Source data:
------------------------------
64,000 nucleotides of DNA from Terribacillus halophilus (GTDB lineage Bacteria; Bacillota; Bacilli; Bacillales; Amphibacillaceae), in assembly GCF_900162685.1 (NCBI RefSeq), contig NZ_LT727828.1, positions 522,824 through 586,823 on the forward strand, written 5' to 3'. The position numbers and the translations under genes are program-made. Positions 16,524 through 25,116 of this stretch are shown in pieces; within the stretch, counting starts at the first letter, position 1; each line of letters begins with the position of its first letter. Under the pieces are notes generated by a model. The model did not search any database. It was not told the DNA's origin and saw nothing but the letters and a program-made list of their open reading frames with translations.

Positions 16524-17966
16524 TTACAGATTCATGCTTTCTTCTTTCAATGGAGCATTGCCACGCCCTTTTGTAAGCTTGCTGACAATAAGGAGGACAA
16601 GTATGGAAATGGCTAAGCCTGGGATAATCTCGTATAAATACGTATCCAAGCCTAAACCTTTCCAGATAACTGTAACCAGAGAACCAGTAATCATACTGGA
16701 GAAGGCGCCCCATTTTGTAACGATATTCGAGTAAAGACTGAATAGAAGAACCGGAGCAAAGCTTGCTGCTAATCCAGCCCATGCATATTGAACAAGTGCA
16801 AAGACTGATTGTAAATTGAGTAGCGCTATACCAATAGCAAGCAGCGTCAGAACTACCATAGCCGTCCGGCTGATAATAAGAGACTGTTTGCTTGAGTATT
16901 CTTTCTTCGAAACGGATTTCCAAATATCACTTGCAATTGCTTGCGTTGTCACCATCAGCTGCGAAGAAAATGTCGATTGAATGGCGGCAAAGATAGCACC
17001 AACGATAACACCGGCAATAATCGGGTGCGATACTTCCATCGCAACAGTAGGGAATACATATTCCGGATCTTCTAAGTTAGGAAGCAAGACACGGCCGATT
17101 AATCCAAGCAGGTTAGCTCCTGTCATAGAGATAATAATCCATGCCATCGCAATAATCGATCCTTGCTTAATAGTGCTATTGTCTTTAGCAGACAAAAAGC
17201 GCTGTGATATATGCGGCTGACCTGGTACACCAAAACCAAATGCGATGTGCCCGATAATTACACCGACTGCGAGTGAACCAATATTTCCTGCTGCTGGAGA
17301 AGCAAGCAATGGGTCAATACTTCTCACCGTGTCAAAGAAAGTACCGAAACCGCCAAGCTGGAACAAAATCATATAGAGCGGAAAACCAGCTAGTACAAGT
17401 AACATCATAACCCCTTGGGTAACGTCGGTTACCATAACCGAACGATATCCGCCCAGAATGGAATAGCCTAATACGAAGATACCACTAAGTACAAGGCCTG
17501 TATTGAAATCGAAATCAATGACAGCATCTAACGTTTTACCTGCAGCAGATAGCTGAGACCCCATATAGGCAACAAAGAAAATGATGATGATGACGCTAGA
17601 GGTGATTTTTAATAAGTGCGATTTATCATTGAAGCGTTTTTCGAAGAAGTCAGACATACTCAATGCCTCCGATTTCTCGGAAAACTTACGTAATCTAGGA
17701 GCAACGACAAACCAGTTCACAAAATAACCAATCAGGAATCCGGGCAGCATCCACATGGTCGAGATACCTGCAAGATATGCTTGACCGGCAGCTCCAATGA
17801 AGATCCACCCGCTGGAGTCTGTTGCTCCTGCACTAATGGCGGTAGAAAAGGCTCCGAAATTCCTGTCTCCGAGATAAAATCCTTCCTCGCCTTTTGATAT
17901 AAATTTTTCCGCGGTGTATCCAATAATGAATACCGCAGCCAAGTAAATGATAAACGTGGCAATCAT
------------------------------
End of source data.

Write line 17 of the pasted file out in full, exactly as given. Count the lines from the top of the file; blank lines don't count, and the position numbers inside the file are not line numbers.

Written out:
17901 AAATTTTTCCGCGGTGTATCCAATAATGAATACCGCAGCCAAGTAAATGATAAACGTGGCAATCAT